The first flight down, the caipirinhas consumed @ the Joa*, and a day called.
Next day looks more promising – the ground is drying out so we should be able to find a bit more lift and perhaps a bit stronger than 0.1 m/s bubbles.
Morning: Everything is charged. The most perplexing thing about Brazil are the power plugs. The old ‘standard’ (if you could call it that) was a blend of the Euro prong + North American blade in a single socket. If you can find one of these and your device has a built in voltage/frequency adapter in the AC-DC transformer (the boxy thing) – you are gtg. The outlets can come in either 110 or 220 V and I think are 60 Hz like NA – though I’ve been told 50HZ is possible in some places. Both 110 and 220 use the same plug form – but the 220 are typically marked.
The new standard resembles the Euro prong + a ground, but the form factor is beveled to a point at either end (so the standard rectilinear Euros won’t fit). Type ‘N’ I think it is called. No one else in the world is using it. I imagine it might be an attempt to protect whatever appliance manufacturing there is in country (and to pull everyone together to a common standard?).
Breakfast: Starting to fall into a pattern at the pousada* – 7AM, fresh OJ, 3 pieces of cheese, 1 piece of ham, chocolate cake. Any place that has chocolate cake for breakfast gets a thumbs up in my book.
Back in the room, the phone rings – the front desk tries to communicate something involving ‘asastyeve’. Then a ‘un momento’. Then click, then nothing, then ‘beep beep beep…’.
5 minutes later – same thing.
Guess it must be important. Swing by the front desk – the lady is on the phone, she looks up and ‘Maerek?’
Hands phone over. Ahhh -> ‘asastyeve’ is Steve. I had the phone turned off overnight while charging. Word is we will be heading up the hill @ 10AM.
Hand the phone back to the front desk lady.
Query her: ‘lavendar…’
Response: “Lavaderia? Sim.” Starts flipping through the info manual – I suspect to find the price list. No dice. I had seen what might have been the price list in the info booklet in the room, but wasn’t sure what it entailed.
I point at my shirt.
Hoist leg, point at sock (I am down to my last pair – everything else is rather ripe after the coastal trip).
A laugh and a long explanation in Portuguese. That’s not a good sign.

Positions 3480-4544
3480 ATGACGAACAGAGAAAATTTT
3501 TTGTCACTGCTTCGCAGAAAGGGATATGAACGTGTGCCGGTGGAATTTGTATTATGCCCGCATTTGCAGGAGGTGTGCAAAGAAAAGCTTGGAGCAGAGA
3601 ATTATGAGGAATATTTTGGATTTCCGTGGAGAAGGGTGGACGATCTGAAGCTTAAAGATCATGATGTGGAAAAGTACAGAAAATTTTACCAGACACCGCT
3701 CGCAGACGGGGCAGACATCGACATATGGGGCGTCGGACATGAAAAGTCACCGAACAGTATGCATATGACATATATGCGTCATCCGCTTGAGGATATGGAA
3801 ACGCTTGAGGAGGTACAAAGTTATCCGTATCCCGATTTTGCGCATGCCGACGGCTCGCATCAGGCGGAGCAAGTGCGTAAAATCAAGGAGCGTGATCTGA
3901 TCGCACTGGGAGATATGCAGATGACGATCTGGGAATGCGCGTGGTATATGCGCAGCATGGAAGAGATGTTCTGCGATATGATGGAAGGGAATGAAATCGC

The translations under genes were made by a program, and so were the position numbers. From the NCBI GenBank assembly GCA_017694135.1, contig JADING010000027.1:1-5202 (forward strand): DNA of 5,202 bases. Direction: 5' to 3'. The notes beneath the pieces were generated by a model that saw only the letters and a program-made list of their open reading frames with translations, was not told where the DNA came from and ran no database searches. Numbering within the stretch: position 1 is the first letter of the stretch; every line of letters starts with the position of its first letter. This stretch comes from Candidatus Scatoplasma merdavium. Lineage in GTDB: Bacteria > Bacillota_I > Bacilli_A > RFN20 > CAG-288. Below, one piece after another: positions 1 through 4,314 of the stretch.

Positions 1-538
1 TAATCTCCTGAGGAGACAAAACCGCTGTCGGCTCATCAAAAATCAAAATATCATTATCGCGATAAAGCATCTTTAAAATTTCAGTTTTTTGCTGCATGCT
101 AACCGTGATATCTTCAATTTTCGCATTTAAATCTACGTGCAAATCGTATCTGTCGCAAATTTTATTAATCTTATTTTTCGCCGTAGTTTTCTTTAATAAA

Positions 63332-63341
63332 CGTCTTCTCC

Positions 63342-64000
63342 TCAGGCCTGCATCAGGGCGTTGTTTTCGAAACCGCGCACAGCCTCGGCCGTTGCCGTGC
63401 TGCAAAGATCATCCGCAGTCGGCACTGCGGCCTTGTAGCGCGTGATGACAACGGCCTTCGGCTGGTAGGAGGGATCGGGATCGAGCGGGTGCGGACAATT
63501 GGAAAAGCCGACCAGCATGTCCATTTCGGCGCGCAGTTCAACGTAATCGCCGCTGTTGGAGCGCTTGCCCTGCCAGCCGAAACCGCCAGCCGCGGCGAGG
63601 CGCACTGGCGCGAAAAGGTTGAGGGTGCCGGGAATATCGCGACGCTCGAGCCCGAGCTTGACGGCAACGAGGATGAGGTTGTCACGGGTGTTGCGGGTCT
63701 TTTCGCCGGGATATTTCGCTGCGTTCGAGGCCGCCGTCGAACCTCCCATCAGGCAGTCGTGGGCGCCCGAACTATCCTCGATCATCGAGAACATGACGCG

Ok, I guess only shorts and shirts? ‘Obrigado’ and back to the room.
A few minutes pass. ‘Knock knock’.
Front desk lady. ‘Lavaderia?’
Hand her the bag holding my laundry. She points at my feet.
Socks, I guess. ‘Sim’, point at the bottom of the plastic bag. A nod and a smile. She and bag disappear.
Hope they don’t burn my socks – have some really nice double layer hiking ones from the in-laws the Christmas before doing a month in Australia with a tent, a glider, and a sleeping bag.
Laundry out of the way and my kit is gtg. Hop into the hammock and begin typing up the first part of ‘Let there be Flight’.
Hey mate, I still got one minute.
9:59 – Steve appears with a ‘So there you are!’.
‘Publish’, back into room, pack up laptop, grab kit and out to the truck.
I have a feeling it’s gonna be a good day.
I *REALLY* hope they don’t burn my socks.
* Joa: a bar at the southern extent of the downtown core that has a degree of popularity with visiting pilots – likely due to the tables flanking both side of the sidewalk where local ladies would parade up and down every evening done up like it was Saturday Night on Granville Street. Word has it one should keep close eye on the tab as the night goes on, lest you find a few mystery drinks added to your bill.
* Pousada: Guesthouse – something larger than a BnB back home and widely varied in quality. When someone back home says a ‘BnB’, there is a expectation of a certain experience – here, a pousada can be anything from a rundown shanty shack with mosquito netting to a 5* luxury experience. The current place, the Jeito de Minas is much, much closer to the latter.